The towers and ramparts looked beautiful and I got some wonderful photos of the walls and the procession.  I also took photos of the TOLERANCE installation by a French artist, Guy Ferrer (1955) .  It was a bit of a late night, but this kind of going with the flow always feels right to me.

I recognised the word chemin in the the beautiful song, Marche avec nous Marie and I decided it was like a personal message to me to get back on the road and walk.

Marche avec nous, Marie

1 – La première en chemin, Marie tu nous entraînes
A risquer notre “oui” aux imprévus de Dieu.
Et voici qu’est semé en l’argile incertaine
De notre humanité, Jésus Christ, Fils de Dieu.

R/ Marche avec nous, Marie, sur nos chemins de foi,
Ils sont chemins vers Dieu, ils sont chemins vers Dieu.

2 – La première en chemin, joyeuse, tu t’élances,
Prophète de celui qui a pris corps en toi.
La Parole a surgi, tu es sa résonance
Et tu franchis des monts pour en porter la voix.

R/ Marche avec nous, Marie, aux chemins de l’annonce,
Ils sont chemins vers Dieu, ils sont chemins vers Dieu.

3 – La première en chemin, tu provoques le signe
Et l’heure pour Jésus de se manifester.
“Tout ce qu’Il vous dira, faites-le !” et nos vignes
Sans saveur et sans fruit, en sont renouvelées.

R/ Marche avec nous, Marie, aux chemins de l’écoute,
Ils sont chemins vers Dieu, ils sont chemins vers Dieu.

4 – La première en chemin pour suivre au Golgotha
Le fruit de ton amour que tous ont condamné,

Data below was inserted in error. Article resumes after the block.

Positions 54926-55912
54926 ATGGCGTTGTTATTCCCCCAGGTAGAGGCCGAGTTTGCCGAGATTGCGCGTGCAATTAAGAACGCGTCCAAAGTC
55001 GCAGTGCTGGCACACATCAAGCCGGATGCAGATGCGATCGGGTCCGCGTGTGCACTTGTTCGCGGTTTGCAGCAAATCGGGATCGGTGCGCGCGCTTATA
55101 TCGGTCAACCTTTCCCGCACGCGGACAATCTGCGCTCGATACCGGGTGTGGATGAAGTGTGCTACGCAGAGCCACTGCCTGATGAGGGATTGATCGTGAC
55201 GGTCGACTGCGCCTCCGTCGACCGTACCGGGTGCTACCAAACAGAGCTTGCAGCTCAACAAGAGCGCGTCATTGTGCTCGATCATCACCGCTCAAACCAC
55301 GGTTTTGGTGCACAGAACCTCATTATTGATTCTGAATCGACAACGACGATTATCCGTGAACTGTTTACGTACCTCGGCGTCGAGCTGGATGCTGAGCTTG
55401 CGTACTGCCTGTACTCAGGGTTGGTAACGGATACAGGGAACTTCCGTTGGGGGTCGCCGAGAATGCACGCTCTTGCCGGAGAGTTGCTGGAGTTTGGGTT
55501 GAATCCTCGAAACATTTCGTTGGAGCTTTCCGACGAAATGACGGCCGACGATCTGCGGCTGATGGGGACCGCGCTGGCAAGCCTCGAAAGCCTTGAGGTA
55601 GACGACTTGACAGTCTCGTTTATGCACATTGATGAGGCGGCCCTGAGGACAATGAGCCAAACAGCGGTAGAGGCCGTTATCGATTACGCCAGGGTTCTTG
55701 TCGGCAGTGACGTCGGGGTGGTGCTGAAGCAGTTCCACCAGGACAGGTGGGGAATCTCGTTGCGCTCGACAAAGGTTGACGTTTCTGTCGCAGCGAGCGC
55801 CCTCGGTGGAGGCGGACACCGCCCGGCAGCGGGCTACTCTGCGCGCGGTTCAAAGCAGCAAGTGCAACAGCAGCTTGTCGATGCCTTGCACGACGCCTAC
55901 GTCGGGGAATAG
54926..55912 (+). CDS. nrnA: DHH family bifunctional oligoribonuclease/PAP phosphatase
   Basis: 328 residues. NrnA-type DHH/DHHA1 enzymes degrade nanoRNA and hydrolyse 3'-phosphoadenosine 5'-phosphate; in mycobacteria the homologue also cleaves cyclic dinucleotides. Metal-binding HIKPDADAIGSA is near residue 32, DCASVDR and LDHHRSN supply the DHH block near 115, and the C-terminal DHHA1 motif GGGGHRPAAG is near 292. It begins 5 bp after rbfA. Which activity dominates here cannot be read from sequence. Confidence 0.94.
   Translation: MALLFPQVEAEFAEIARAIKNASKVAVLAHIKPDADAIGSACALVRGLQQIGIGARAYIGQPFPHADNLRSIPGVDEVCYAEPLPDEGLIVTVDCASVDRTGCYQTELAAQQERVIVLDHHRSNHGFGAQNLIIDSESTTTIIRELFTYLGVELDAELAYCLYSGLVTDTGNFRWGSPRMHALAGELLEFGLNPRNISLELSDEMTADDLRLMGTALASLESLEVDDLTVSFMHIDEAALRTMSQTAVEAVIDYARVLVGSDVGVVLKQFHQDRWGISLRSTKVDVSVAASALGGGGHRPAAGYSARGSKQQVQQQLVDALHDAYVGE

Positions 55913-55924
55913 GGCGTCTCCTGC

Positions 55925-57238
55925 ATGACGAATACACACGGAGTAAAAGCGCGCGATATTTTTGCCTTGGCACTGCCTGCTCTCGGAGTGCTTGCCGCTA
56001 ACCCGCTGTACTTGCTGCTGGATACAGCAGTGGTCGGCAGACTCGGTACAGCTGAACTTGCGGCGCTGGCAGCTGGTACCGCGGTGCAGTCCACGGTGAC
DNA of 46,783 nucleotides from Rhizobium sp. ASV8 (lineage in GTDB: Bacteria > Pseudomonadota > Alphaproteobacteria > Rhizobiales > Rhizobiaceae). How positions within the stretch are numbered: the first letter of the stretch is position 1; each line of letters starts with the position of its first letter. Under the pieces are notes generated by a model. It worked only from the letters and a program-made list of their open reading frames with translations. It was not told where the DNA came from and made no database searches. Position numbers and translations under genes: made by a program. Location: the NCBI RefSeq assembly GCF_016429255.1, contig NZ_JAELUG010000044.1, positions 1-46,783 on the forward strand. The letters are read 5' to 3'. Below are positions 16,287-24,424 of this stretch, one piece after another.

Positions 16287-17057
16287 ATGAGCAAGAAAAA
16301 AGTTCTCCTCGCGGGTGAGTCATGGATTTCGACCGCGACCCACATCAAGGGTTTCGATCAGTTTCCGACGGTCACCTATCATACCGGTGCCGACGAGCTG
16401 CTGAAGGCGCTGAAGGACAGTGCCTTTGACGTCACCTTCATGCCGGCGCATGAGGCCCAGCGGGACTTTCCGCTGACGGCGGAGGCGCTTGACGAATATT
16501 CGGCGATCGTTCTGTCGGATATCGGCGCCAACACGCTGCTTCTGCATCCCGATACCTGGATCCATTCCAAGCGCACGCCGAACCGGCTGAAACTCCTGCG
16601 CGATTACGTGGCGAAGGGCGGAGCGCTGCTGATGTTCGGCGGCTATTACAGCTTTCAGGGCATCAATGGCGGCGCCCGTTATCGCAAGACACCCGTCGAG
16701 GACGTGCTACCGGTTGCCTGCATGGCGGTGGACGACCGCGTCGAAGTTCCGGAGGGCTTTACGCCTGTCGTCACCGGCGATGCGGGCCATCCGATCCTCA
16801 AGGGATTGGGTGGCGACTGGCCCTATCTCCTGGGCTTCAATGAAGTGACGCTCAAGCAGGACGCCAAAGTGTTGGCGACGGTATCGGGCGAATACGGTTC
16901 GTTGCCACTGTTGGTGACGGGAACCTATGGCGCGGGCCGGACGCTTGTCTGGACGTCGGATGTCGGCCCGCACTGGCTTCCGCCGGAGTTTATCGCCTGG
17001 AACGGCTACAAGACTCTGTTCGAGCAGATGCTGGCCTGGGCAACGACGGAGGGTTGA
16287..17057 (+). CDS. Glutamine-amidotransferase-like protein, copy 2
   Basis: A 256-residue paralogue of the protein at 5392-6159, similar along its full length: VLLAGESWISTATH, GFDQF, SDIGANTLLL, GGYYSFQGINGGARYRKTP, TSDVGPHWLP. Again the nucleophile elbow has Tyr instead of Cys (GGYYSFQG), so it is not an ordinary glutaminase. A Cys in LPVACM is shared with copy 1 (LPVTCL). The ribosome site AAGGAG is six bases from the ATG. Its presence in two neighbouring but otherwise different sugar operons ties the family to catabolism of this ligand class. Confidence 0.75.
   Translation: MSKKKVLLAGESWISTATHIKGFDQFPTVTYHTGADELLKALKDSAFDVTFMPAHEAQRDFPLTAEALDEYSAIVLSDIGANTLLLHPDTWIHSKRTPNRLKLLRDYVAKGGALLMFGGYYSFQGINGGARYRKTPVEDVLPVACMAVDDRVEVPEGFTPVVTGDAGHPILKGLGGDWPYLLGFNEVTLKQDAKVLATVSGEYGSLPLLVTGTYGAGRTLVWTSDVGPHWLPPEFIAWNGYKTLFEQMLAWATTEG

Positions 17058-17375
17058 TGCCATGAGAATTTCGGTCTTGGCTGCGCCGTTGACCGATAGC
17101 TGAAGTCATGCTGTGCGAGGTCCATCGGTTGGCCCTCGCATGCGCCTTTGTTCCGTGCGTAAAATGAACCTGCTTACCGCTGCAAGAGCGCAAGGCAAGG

Tu te tiens là, debout, au plus près de la croix,
Pour recueillir la vie de son cœur transpercé.

R/ Marche avec nous, Marie, sur nos chemins de croix,
Ils sont chemins vers Dieu, ils sont chemins vers Dieu.

5 – La première en chemin, brille ton espérance
Dans ton cœur déchiré et la nuit du tombeau.
Heureuse toi qui crois d’une absolue confiance ;
Sans voir et sans toucher, tu sais le jour nouveau.

R/ Marche avec nous, Marie, aux chemins d’espérance,
Ils sont chemins vers Dieu, ils sont chemins vers Dieu.

6 – La première en chemin avec l’Eglise en marche,
Dès les commencements, tu appelles l’Esprit !
En ce monde aujourd’hui, assure notre marche ;
Que grandisse le corps de ton Fils Jésus Christ !

R/ Marche avec nous, Marie, aux chemins de ce monde,
Ils sont chemins vers Dieu, ils sont chemins vers Dieu.

7 – La première en chemin, aux rives bienheureuses
Tu précèdes, Marie, toute l’humanité.
Du Royaume accompli tu es pierre précieuse
Revêtue du soleil, en Dieu transfigurée !

R/ Marche avec nous, Marie, aux chemins de nos vies,
Ils sont chemins vers Dieu, ils sont chemins vers Dieu.